Home Natural Resource Management ICAR shows geospatial way to locate fish shoals

ICAR shows geospatial way to locate fish shoals

Hyderabad, India: Indian Council of Agriculture Research (ICAR) successfully conducted an experiment to locate fish shoals. During the experiment, scientists used satellite imagery to determine availability of fish at a particular area in the ocean and conveyed this information to fishermen. They claimed that this would save time as well as fuel fishermen use for their boats. The experiment was conducted by the National Agricultural Innovation Project (NAIP) in a small fishermen pocket in Maharashtra’s Ratnagiri village.

According to ICAR officials, about 450 fishermen in Ratnagiri district could save about 50,000 litres of diesel by using satellite imagery rather than searching manually. They were all registered with a local office of the NAIP to receive SMS alerts about the fish reserves.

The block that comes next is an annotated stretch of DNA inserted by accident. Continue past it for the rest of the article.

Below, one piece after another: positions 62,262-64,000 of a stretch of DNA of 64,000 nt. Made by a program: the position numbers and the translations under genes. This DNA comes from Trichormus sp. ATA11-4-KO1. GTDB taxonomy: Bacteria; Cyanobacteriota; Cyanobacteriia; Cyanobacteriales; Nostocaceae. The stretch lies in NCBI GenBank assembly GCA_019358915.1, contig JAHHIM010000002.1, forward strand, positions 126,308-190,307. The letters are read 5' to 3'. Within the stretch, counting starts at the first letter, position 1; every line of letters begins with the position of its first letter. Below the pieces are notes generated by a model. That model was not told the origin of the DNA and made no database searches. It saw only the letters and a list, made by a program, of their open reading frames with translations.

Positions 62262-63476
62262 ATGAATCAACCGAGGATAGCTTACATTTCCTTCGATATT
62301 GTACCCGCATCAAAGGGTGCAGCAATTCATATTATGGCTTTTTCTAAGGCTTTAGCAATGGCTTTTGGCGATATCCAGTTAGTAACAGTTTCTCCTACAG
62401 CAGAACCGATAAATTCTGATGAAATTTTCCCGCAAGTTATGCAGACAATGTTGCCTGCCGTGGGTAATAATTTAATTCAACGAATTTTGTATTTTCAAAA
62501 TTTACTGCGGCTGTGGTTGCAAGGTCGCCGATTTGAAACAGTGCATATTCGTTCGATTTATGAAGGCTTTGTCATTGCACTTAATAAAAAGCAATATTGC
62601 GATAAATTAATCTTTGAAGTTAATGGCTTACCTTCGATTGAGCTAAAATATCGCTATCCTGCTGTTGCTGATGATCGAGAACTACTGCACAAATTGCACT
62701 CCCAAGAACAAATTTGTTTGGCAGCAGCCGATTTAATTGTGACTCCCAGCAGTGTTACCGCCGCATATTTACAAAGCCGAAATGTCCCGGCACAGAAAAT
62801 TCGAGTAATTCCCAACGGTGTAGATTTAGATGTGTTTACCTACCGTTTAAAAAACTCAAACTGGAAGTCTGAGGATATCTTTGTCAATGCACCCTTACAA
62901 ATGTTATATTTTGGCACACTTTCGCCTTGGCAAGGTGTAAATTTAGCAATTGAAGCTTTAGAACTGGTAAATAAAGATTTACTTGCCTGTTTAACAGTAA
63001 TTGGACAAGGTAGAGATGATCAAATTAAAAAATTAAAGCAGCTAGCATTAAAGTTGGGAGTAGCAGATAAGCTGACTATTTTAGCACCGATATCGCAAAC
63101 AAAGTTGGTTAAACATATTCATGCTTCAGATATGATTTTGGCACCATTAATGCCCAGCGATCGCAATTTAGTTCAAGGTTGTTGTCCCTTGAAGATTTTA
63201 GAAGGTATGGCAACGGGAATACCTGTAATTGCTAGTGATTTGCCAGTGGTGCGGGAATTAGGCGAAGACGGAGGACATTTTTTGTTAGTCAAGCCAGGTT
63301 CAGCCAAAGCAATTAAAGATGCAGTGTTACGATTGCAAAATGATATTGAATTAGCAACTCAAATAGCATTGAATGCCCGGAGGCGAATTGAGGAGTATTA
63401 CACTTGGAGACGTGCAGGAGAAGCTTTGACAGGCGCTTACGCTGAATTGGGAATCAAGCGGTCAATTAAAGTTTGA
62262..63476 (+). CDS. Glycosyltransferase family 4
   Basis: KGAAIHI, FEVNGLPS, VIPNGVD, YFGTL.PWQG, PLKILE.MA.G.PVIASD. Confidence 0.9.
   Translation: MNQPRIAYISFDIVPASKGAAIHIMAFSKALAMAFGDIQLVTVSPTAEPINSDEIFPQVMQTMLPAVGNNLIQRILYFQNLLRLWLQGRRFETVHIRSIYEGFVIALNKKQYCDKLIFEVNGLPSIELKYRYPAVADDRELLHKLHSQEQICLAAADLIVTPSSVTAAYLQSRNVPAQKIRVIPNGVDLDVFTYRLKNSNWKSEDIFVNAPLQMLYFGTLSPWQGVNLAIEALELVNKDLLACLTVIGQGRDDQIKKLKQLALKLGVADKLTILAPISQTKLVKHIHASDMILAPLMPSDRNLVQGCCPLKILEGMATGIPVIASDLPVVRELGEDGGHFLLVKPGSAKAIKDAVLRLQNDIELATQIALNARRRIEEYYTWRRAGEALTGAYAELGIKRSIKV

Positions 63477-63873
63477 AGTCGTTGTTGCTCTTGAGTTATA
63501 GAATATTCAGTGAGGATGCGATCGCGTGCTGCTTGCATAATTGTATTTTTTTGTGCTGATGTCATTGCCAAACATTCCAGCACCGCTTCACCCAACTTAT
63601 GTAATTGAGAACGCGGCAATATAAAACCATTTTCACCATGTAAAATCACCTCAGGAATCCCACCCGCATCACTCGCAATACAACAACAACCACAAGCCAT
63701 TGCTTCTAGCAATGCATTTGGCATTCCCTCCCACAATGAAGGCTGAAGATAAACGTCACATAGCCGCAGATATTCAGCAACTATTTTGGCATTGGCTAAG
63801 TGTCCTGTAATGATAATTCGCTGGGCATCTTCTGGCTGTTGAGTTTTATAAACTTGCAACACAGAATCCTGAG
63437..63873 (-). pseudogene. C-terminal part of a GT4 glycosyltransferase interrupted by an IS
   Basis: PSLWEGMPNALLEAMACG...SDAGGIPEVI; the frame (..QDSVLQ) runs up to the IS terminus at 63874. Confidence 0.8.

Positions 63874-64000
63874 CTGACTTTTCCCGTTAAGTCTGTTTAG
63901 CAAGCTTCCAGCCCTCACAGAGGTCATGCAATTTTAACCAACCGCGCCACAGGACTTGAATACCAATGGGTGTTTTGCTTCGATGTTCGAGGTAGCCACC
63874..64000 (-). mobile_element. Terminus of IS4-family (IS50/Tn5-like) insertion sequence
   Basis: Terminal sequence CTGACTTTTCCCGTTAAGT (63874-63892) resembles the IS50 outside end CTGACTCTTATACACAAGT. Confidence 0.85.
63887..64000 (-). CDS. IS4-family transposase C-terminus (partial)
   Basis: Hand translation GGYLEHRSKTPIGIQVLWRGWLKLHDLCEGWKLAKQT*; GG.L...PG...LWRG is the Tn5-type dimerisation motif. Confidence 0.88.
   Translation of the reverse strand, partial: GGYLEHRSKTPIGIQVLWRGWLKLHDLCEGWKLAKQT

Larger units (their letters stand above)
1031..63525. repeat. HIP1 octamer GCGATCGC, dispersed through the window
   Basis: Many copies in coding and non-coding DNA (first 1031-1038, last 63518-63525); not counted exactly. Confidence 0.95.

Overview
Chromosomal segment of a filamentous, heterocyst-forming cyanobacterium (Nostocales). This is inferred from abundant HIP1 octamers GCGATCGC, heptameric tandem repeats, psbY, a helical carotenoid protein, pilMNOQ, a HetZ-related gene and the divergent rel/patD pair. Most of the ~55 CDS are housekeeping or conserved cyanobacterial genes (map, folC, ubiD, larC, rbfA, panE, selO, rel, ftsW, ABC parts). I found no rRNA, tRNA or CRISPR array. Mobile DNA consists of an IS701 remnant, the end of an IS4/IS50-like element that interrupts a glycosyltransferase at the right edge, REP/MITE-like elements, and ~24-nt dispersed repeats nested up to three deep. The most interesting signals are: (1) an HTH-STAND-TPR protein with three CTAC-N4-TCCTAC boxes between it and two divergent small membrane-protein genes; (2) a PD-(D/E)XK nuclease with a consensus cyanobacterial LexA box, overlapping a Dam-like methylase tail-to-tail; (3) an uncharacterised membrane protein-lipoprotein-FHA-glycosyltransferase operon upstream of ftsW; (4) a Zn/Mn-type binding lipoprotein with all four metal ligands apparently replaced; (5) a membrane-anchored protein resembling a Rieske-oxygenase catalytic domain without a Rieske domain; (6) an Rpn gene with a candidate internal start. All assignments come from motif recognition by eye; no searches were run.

According to NAIP’s Director Dr Bangali Baboo, fish move in the same area for three days. Hence, the satellite image guidance is successful. The presence of fish in a particular pocket is identified based on the murkiness of the water. Fish heavily disturbs water, hence it looks mucky, while rest of the area appears clean. “We are now proposing to the planning commission and the fisheries department (Central Marine Fisheries Research Institute) to extend the satellite imagery system to the entire coastline across the country and save fuel”, Baboo, explained.

NAIP is a INR 1200 crore project with 80 percent funding from the World Bank and rest from the Indian government. It implements 834 projects in India. “Some projects are successful and some not. The Ratnagiri experiment has been successful”, he added. The project will go on till June 2014.

Source: Times of India